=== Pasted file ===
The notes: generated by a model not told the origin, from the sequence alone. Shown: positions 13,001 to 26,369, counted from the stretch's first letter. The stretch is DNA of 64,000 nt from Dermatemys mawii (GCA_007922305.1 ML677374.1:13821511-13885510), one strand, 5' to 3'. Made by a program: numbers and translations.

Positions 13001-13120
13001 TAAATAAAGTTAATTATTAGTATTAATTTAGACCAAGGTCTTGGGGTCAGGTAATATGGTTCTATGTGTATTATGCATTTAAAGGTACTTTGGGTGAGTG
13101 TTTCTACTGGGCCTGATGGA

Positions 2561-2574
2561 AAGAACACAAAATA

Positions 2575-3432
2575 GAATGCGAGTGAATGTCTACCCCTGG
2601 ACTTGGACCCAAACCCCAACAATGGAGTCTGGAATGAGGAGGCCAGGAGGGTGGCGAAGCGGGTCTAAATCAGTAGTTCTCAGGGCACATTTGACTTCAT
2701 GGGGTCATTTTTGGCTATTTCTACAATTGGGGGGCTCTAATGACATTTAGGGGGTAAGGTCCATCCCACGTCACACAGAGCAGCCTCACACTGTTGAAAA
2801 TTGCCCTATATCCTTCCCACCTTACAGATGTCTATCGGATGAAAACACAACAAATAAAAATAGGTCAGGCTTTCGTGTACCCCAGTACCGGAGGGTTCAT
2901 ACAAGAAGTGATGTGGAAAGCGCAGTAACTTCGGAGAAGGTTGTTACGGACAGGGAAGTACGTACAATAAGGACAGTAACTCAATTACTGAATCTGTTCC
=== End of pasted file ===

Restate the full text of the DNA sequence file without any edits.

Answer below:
The notes: generated by a model not told the origin, from the sequence alone. Shown: positions 13,001 to 26,369, counted from the stretch's first letter. The stretch is DNA of 64,000 nt from Dermatemys mawii (GCA_007922305.1 ML677374.1:13821511-13885510), one strand, 5' to 3'. Made by a program: numbers and translations.

Positions 13001-13120
13001 TAAATAAAGTTAATTATTAGTATTAATTTAGACCAAGGTCTTGGGGTCAGGTAATATGGTTCTATGTGTATTATGCATTTAAAGGTACTTTGGGTGAGTG
13101 TTTCTACTGGGCCTGATGGA

Positions 2561-2574
2561 AAGAACACAAAATA

Positions 2575-3432
2575 GAATGCGAGTGAATGTCTACCCCTGG
2601 ACTTGGACCCAAACCCCAACAATGGAGTCTGGAATGAGGAGGCCAGGAGGGTGGCGAAGCGGGTCTAAATCAGTAGTTCTCAGGGCACATTTGACTTCAT
2701 GGGGTCATTTTTGGCTATTTCTACAATTGGGGGGCTCTAATGACATTTAGGGGGTAAGGTCCATCCCACGTCACACAGAGCAGCCTCACACTGTTGAAAA
2801 TTGCCCTATATCCTTCCCACCTTACAGATGTCTATCGGATGAAAACACAACAAATAAAAATAGGTCAGGCTTTCGTGTACCCCAGTACCGGAGGGTTCAT
2901 ACAAGAAGTGATGTGGAAAGCGCAGTAACTTCGGAGAAGGTTGTTACGGACAGGGAAGTACGTACAATAAGGACAGTAACTCAATTACTGAATCTGTTCC